In order to peak up questions to support each instructional module weighted inventories were used, like Force Concept Inventory (FCI), or questions used by the instructors during the last 10 years that teach this particular course.
The Introductory Physics Laboratory comprises of nine instruction sessions two of which are related to the first law of Newton and the projectile motion. The present study will focus on the intervention on these two particular sessions. Very suitable for such a study are questions from standardized inventories such as the Force Concept Inventory (Hestenes, Wells & Swackhamer, 1992). According the subject matter of the two sessions we have chosen the questions numbered 4, 6, 8, 28, 26, 27, 3, 16, 29 which in the following will be refered using numbers from 1 to 9 in the above sequence. In Figure 3 is displayed the distribution of the answers of the 23 students for the three rounds, in questions 6 of FCI. Such a distribution can provide a teacher with valuable information about students’ misconceptions and how some times it is hard to reconstruct them during an instructional practice. However, because of the limited number of possible answers in a multiple answer question like those in the FCI, its quite difficult for every student’s misconception to be revealed. Althought using a weighted questionnaire like FCI decreases this possibility, the extended discussions that took place among the students between the second and the third round of anwering, proved that this not sufficient enough.
In Figure 4 is displayed the percentage distribution of the correct answers given by the 23 students in the nine FCI’s questions during the two sessions. In agreement with other researchers (Crouch & Mazur, 2001) and our previous work (Pierratos et al., 2010) it was recorded that the number of students who respond correctly after the interaction in their groups (2nd round) and especially after the interaction with other groups (3th round) increases.
Α possilbe measure of the average effectiveness of an instruction method in promoting conceptual understanding is proposed to be the average normalized gain <g> (Hake, 1998). The latter is defined as the ratio of the actual average gain to the maximum possible average gain.
In Figure 5 are displayed the normalized gains for each one of the nine questions asked, and in the Table 1 are shown the percentage of the correct initial responses (Si%), the percentage of the correct responses after the interaction in the groups (Sf1%), the percentage of the correct responses after the discussion among the groups, the normalized value of gain g1 because of the interaction in thw groups (2nd round – 1st round) and finally the normalized value of gain gtot for the overall process.
The peer instruction method has been established worldwide as a powerful method that engage all the students in the teaching process driving to a highest level of conceptual understanding. However, various studies have shown that the fact of high percentage of correct answers does not necessary means that the students really understand the concepts (Henriksen & Angell, 2010). The discussions that took place between the 2nd and the 3nd round of answering in this study, which is based on the novel three round peer instruction, gave us the oppurtunity to reveal to the students that correct answers are not always supported through correct reasoning. That means that inserting the 3nd round of answering, provokes an extended exchange of arguments amongs all the students, and drives them to better understanding. In addition it provides the teacher with a valuable real time tool to deal with possible alternative students’ ideas. In this study we found that in some questions there is no noticable increase in the gain index, although there was an impovement in the reasoning of the students. Consequently, this method helps students to develop metacognitive abilities and to self-evaluate their cognition.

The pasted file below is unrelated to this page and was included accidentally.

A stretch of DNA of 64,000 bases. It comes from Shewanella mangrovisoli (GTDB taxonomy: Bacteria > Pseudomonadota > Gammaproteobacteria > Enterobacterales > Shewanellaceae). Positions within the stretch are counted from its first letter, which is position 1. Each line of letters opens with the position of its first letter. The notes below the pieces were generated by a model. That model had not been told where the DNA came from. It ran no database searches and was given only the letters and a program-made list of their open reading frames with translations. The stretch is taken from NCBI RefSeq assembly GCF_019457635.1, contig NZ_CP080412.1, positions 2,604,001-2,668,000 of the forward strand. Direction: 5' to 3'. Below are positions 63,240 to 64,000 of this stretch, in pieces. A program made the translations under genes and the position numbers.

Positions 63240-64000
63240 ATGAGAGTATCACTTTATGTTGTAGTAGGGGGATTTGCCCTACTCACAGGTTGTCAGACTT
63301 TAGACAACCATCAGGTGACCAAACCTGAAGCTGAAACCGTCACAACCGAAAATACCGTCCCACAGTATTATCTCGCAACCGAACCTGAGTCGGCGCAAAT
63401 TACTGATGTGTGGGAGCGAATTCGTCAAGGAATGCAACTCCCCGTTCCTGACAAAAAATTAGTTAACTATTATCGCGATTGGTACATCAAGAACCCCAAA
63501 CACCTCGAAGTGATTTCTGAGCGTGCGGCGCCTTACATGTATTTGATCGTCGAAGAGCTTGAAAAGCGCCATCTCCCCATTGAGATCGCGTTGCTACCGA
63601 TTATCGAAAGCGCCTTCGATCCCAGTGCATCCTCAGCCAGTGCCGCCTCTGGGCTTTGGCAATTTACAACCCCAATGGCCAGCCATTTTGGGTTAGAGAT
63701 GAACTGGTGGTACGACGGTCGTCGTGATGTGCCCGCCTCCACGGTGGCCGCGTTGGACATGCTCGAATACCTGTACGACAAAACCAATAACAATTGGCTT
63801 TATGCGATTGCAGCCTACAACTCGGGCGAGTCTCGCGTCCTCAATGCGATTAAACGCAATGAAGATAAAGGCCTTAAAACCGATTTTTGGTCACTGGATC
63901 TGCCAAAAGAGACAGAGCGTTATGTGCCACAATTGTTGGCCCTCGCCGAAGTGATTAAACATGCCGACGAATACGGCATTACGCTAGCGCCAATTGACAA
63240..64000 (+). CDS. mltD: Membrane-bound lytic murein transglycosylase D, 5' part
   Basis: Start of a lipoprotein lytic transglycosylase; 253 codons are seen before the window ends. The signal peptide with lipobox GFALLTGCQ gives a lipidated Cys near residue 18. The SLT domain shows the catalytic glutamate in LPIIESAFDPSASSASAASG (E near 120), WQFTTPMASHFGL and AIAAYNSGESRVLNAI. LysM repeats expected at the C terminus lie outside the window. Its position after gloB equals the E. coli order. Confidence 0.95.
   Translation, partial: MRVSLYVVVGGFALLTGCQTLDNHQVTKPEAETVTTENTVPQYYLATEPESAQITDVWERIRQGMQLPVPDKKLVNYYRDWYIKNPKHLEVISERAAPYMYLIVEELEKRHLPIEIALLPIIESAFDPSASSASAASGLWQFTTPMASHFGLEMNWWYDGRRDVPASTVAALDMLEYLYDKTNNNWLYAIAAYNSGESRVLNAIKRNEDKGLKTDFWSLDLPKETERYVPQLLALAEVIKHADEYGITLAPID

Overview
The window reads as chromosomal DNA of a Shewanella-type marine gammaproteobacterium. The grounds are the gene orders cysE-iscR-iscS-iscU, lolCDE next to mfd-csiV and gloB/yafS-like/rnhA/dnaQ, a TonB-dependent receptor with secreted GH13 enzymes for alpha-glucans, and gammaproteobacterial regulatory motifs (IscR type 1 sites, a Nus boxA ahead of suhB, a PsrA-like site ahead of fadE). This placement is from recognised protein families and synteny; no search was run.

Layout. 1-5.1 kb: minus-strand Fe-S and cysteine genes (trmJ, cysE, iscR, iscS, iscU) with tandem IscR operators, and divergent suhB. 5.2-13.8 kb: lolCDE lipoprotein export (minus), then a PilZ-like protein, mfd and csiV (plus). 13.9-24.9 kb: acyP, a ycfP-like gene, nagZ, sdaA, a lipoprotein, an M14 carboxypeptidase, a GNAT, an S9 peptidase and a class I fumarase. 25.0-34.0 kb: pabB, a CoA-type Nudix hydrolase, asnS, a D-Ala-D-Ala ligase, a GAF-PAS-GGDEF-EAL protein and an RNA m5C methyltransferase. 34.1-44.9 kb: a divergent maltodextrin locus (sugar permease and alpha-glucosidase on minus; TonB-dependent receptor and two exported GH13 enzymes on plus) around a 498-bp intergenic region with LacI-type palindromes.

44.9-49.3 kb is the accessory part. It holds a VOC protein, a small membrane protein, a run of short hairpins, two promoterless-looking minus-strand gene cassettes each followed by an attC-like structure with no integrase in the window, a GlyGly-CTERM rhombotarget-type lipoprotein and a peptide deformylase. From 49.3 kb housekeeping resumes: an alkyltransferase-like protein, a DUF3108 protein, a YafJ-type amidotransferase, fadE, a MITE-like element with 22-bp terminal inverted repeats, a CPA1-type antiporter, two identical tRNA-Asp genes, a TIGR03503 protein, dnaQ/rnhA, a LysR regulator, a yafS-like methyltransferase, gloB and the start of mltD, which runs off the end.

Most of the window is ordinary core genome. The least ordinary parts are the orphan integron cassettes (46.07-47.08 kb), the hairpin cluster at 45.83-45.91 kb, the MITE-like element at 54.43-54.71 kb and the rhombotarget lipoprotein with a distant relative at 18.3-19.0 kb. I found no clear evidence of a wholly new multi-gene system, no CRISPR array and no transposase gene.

It would interesting to study the necessity of the discussion within the groups before the discussion in the whole class. Our research which is currently under way, seems to support that the discussions within the groups helps students to express their ideas and argue on them in a more comfortable way. The implementation of the present approach of peer instruction was doubtless facillitated of the small size of our classes. Maybe the incorporation of the same method in a large hall class would be more difficult. However in our classes gave the oppurtunity to all students to express in detail their thoughts and promote their active and contructive participation.